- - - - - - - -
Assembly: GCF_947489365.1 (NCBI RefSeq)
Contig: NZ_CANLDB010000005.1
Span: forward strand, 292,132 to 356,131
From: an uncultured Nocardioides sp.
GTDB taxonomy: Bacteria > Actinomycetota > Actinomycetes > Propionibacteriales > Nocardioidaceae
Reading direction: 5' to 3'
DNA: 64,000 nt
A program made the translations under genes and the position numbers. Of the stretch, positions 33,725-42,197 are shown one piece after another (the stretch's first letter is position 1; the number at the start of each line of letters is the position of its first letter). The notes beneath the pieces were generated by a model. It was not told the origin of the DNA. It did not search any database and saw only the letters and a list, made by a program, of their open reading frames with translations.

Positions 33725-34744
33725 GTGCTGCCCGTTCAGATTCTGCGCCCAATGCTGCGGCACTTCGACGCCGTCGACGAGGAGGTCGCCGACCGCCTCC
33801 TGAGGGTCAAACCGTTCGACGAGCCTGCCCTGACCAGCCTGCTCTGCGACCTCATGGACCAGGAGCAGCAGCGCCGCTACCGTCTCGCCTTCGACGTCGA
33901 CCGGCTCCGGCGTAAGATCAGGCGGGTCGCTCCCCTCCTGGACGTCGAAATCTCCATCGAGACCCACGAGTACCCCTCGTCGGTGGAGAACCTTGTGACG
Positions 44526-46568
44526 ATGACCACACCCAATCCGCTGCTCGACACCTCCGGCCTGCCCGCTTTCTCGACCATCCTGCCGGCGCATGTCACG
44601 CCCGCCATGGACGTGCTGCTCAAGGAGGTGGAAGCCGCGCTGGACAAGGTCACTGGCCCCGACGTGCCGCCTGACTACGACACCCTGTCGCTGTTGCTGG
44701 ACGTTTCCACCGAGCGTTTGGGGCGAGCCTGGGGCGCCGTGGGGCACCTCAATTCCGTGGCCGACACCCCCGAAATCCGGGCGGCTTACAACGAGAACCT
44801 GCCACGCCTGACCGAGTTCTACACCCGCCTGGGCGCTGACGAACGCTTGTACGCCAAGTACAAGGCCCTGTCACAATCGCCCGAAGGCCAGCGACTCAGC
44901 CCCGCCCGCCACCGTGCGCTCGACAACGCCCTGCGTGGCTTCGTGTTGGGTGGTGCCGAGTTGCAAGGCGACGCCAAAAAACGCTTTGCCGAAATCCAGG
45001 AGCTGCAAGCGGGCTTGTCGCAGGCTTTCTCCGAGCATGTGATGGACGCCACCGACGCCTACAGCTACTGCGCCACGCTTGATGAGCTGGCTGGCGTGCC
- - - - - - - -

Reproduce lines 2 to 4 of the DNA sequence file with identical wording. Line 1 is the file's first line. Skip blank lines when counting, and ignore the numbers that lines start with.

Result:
Contig: NZ_CANLDB010000005.1
Span: forward strand, 292,132 to 356,131
From: an uncultured Nocardioides sp.